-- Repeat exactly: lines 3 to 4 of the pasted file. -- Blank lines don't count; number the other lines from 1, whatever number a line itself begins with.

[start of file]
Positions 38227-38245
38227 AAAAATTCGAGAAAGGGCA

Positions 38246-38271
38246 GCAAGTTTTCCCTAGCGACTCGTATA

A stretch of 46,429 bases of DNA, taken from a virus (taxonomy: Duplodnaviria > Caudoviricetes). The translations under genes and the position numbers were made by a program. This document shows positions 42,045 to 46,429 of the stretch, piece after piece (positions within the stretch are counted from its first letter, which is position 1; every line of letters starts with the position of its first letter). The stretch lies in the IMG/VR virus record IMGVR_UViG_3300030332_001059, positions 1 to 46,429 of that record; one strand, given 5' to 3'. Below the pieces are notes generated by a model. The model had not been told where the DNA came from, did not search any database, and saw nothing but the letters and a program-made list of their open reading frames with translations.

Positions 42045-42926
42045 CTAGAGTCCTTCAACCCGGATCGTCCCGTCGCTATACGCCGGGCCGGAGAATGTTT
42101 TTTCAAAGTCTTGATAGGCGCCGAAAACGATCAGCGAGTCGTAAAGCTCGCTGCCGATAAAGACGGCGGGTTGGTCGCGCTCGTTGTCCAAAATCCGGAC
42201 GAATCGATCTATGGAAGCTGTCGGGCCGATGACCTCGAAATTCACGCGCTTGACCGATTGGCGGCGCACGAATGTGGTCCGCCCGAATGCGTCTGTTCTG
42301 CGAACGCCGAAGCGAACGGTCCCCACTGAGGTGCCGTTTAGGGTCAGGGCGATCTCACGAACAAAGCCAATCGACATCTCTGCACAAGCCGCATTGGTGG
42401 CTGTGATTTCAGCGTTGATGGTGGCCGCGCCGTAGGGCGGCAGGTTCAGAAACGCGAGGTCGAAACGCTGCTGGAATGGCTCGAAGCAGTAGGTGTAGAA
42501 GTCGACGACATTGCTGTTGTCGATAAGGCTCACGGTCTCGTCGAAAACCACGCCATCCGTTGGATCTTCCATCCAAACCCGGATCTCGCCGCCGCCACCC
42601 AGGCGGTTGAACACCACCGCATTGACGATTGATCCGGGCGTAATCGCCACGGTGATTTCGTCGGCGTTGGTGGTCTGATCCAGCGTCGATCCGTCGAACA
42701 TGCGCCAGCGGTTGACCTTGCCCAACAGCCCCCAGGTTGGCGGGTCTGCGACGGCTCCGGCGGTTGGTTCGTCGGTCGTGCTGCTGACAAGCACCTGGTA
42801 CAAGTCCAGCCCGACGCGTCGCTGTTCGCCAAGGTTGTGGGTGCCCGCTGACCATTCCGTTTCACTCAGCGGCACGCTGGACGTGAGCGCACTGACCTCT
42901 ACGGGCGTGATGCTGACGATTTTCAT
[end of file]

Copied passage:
Positions 38246-38271
38246 GCAAGTTTTCCCTAGCGACTCGTATA